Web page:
Additions of insoluble, undegradable sources of fiber such as cellulose, oat hulls, wheat bran, and corn bran to rat diets at concentrations up to 20 percent do not affect growth. Because these nonfermentable fiber sources dilute the nutrient density of the diet, feed intake increases and gain:feed decreases as these fiber sources are added to the diet (Schneeman and Gallaher, 1980; Fleming and Lee, 1983; Lopez-Guisa et al., 1988; Nishina et al., 1991). At high concentrations, viscous polysaccharides such as pectin, guar, and carboxymethylcellulose may decrease weight gain. When added at high concentrations, feed intake may decrease, especially during initial adaptation (Davies et al., 1991). The effects of pectin in particular are difficult to assess because its properties can vary greatly among sources depending on molecular weight and degree of esterification. The more viscous pectins (high molecular weight and degree of esterification) tend to cause greater decreases in feed intake than less viscous pectins (Atallah and Melnik, 1982). Delorme and Gordon (1983) observed a 30 percent decrease in growth of rats when 4.8 percent pectin was added to diets and a 50 percent mortality when 28.6 percent pectin was added. Fleming and Lee (1983) observed a 35 percent decrease in weight gain when 10 percent pectin was added to the diet, but Nishina et al. (1991), Thomsen et al. (1983), and Track et al. (1982) found no differences in growth when 5 to 8 percent pectin was added to purified fiber-free diets. Guar added to diets at 5 percent of dry matter had no effect on body weight (Ikegami et al., 1990), but 8 percent guar depressed gain (Cannon et al., 1980; Track et al., 1982).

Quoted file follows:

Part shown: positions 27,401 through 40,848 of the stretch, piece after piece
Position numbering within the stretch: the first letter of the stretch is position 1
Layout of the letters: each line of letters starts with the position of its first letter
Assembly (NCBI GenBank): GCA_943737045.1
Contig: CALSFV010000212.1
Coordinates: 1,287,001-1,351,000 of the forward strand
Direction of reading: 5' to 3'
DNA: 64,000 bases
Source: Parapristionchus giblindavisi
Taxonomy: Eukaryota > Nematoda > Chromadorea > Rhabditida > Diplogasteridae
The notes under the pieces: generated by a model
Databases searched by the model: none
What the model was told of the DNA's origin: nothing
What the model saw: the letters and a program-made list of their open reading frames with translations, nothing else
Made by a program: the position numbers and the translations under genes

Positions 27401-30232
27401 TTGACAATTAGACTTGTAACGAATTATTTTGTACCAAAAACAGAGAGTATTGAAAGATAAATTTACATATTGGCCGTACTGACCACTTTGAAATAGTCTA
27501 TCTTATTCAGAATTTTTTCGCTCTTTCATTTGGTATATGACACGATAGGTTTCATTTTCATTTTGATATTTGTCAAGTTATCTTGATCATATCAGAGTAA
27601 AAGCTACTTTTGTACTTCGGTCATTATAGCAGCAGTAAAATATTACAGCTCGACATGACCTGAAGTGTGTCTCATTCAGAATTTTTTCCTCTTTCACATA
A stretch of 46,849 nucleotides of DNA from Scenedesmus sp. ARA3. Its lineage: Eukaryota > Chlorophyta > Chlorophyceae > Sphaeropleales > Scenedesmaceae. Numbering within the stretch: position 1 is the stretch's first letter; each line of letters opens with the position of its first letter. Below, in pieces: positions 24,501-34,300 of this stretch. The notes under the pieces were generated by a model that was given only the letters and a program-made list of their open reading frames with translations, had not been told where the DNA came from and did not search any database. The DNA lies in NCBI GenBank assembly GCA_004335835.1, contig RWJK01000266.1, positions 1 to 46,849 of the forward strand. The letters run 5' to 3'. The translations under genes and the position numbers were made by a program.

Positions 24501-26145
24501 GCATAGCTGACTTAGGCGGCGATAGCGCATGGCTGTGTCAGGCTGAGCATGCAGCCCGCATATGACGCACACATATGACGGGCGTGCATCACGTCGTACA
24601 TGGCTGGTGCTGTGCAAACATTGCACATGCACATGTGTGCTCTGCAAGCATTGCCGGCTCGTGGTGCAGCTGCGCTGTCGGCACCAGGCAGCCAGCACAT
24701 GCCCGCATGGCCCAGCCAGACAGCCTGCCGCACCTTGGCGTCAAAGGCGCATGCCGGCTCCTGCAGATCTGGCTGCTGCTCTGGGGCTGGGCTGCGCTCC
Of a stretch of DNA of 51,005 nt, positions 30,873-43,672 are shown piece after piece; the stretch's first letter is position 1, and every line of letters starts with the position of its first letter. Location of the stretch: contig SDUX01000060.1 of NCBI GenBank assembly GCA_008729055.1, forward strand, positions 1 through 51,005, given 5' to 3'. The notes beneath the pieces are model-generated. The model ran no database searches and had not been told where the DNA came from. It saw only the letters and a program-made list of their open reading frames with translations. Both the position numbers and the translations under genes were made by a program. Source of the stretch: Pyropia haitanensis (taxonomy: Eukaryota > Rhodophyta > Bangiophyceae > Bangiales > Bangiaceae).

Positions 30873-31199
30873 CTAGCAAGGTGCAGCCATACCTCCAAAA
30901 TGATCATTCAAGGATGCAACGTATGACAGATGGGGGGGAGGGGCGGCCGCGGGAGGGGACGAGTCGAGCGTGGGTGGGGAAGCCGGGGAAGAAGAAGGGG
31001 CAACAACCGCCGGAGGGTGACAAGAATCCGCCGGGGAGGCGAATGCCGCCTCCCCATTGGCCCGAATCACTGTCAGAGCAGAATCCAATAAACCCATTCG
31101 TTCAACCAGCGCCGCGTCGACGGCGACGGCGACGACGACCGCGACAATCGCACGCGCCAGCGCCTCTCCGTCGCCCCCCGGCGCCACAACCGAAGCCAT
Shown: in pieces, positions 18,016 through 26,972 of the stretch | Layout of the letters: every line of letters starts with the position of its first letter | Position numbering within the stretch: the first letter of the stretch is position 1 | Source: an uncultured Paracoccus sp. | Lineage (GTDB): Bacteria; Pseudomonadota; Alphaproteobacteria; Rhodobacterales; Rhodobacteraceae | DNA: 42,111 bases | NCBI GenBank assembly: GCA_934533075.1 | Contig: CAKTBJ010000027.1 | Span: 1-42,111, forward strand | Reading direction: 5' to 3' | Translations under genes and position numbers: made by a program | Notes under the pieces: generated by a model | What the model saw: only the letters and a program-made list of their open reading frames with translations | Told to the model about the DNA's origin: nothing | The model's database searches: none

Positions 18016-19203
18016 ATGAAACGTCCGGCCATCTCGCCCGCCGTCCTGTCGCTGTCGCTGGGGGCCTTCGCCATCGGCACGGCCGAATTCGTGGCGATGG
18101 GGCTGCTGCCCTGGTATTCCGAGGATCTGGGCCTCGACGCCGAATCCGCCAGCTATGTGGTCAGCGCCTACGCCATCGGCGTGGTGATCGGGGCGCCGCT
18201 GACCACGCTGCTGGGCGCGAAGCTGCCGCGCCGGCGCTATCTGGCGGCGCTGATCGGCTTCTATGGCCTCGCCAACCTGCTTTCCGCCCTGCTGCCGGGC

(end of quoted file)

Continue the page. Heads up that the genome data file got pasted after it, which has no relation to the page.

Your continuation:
Healthy Rat Diet | Rattitude – Where Rats Rule!
These studies suggest that dietary concentrations of calcium and phosphorus at 3.5 and 3.0 g/kg, respectively, with a molar ratio 0.9, would be sufficient. However, other studies have shown that a larger Ca:P ratio is required to prevent specific abnormalities in Sprague-Dawley rats. Draper et al. (1972), for example, showed that a molar ratio of 1.5 was better than 0.8 for the prevention of osteoporosis.
A proper diet is essential for your rat's good health
Variations in calcium and phosphorus intake have been associated with soft tissue calcification, especially nephrocalcinosis, in rats. However, a variety of other dietary factors can influence the development of nephrocalcinosis.
Rat Diet: What Do Rats Eat? - Orkin